The Poverty Line in Israel

The Poverty Line in Israel is defined as half the median disposible income. It is based on the relative approach. It is used to measure the incidence and depth of poverty.


The poverty line in Israel is defined as half the median disposable income,1 weighted by household size. A household with a disposable income that is lower than the poverty line is considered poor.


Israel measures poverty relatively,2 an approach that understands poverty to be an expression of social and economic inequality. This approach defines poverty as a relative shortage reflected in a gap from the typical standard of living in the society. Households that earn significantly less than the typical income in the society are poor.

In Israel, the median disposable income is considered representative.3

The National Insurance Institute publishes results on poverty in Israel based on The Annual Earnings Survey carried out by the Central Bureau of Statistics.4


The poverty line has various uses:

  • Measuring the Incidence of Poverty - The Poverty Incidence Index reports the proportion of poor households within the population. The Poverty Incidence Index can be used to analyze sub-categories of the population: the number of people or children below the poverty line or the incidence of poverty in different sectors.5

  • Calculating the depth of poverty - The Poverty Gap Index measures the difference between household income and the poverty line. It reflects the depth of the poverty.6

  • Comparing internationally - assessing the Israeli case with other countries.7

  • Comparing across time - sequential measurements identify trends and changes in Israel's poverty.

However, there are some limitations to the use of The Poverty Line:

1. Disposable Income could be a limited indicator of poverty's severity:

  • Standard of living - Disposable income represents only one aspect of a household's financial status. It does not measure wealth such as savings, assets, or debt.8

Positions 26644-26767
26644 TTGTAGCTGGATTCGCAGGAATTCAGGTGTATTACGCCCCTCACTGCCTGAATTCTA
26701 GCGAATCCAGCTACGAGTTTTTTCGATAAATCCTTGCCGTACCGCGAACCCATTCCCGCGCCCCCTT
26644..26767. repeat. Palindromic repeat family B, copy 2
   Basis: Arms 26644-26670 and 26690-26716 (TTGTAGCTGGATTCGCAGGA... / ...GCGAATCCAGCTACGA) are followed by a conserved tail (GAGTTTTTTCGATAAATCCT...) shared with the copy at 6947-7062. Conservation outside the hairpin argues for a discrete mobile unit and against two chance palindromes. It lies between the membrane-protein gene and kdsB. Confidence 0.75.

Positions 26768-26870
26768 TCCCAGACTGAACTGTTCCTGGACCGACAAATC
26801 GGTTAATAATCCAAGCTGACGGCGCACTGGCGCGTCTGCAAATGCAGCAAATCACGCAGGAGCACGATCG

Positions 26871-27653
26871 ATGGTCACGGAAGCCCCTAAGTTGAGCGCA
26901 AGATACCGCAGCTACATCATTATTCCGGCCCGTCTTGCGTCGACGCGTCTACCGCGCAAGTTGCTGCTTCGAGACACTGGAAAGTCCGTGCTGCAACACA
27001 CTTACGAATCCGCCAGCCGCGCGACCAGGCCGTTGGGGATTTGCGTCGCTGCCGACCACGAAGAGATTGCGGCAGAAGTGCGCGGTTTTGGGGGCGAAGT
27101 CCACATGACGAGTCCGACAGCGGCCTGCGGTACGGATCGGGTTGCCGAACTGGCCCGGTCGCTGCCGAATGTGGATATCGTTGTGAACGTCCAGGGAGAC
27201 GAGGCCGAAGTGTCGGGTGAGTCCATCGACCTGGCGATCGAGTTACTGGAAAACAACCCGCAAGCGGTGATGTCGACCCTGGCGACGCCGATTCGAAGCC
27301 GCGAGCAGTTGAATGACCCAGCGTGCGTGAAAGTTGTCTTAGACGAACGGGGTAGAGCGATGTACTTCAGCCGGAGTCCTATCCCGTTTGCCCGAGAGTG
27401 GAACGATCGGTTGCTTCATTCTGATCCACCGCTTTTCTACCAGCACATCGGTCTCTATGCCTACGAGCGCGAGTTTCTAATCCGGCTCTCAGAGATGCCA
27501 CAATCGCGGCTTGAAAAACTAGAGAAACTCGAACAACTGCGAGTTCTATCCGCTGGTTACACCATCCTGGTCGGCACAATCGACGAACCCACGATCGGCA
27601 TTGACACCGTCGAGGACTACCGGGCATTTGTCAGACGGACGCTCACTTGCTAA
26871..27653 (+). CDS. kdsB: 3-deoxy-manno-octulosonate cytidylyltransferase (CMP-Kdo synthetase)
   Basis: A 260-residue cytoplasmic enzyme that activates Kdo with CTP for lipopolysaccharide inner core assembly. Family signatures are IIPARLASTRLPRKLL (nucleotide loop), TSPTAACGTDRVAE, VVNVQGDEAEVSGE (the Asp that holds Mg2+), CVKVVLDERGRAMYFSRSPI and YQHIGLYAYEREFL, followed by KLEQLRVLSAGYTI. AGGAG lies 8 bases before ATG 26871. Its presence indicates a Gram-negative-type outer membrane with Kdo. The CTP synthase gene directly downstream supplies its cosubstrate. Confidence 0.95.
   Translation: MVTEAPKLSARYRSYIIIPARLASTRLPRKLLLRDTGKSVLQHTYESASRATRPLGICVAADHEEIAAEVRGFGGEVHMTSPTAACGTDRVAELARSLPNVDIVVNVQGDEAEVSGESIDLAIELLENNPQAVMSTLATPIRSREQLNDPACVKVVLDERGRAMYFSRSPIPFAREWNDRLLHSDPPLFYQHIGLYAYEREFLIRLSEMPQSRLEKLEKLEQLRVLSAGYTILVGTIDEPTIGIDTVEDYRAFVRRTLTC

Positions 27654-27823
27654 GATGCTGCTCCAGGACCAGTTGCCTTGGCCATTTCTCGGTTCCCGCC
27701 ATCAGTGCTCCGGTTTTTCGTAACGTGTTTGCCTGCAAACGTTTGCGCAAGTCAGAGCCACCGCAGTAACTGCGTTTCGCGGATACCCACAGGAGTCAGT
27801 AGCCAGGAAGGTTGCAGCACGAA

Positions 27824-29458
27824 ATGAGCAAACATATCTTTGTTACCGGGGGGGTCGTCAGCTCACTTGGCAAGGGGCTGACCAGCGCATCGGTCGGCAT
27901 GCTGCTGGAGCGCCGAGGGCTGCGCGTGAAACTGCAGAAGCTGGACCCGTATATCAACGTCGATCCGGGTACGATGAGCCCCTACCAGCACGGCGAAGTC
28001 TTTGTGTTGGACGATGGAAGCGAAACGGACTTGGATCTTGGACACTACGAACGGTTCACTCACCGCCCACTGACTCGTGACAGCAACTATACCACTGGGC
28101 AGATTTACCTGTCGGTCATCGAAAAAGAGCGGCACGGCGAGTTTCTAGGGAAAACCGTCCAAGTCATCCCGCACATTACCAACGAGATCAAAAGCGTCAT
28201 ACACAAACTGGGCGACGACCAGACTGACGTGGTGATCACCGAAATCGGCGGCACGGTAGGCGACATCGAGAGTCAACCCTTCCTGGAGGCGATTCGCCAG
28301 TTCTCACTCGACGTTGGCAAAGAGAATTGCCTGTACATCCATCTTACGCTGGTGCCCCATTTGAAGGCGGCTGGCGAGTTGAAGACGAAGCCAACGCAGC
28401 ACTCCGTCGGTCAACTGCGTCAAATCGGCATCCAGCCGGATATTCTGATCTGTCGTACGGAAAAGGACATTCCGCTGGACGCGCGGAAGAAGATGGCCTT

• The probability of entering and leaving poverty - Disposable Income has limited explanatory power regarding the possibility of entry to or exit from poverty. It ignores other financial aspects of a household, the demand for human capital in the labor market and the general status of the market.

  • Duration of poverty - The measurement of poverty takes place at a single point in time. Therefore, it cannot distinguish between transitional and long-term poverty.9

2. Measurement limitations:

  • Arbitrary - The poverty line is set as an arbitrary proportion of median disposable income. It ignores the characteristics of the population that falls under that line. Other countries set their poverty line differently.10

  • Index reliability - The weighted disposable income does not account for unreported income.11

Israel's Rank

According to the National Insurance Institute of Israel, 20% of Israeli households were reported as poor in 2005. Similar figures were noted in the previous year.12

1 Disposable income is defined as the sum of gross income and transfer payments minus direct taxation. See: Khunai S., Poverty measurement in Israel - current and alternative methods. (Hebrew only) 2004. p. 12.

2 Two additional approaches to poverty:

The absolute approach regards poverty as "having less than an objectively defined absolute minimum." The subjective approach regards poverty as "feeling that you do not have enough to get along." In recent years, this approach was incorporated in EU poverty indices. See: Förster M. F., Tarcali G. and Till M., Income and non-income poverty in Europe: What is the acceptable standard in an enlarged European Union? 2004, p.5.

3 The median is less prone to changes due to extreme values and therefore is preferable to the average. Ibid.

4 The poverty line accounts for household size. See: Annual Survey 2006, The National Insurance Institute of Israel.

5 Ibid. see: poverty incidence by population group (p. 74).

6 See: Annual survey 2005, The National Insurance Institute of Israel, 2006. p.72.

7 On comparing Israel's poverty rate to OECD countries, see: Sheinin, Y., poverty reduction in Israel, recommendations for economic policy (Hebrew only). Economic models, 2007. p. 10.

8The Bank of Israel's 2006 Annual Report states that consumption levels are better indicators than disposable income as they constitute a better estimate of the ongoing standard of going. See: Chapter 8, issues in welfare policy, The Bank of Israel, p. 331.

9 On the distinction between long-term and temporary poverty see: Shayu M. and Vaknin M., 2001. Long-term poverty in Israel (Hebrew only). Economics Quarterly, 48, p. 597-628.

10 In 2000, the official poverty line in the EU was 60% of the median income. See: Eflandari Y. and Kaplan T., Central Bureau of Statistics. Poverty measurement in Israel (Hebrew only). 2000. p. 12.

11 In order to increase poverty measurement reliability, certain steps should be taken to minimize unreported income. Sheinin proposes a mandatory annual report on a household income in Israel. See: Sheinin, Y., poverty reduction in Israel, recommendations for economic policy (Hebrew only). Economic models, 2007. p. 22.

12 Annual Survey 2006,The National Insurance Institute of Israel, p. 72.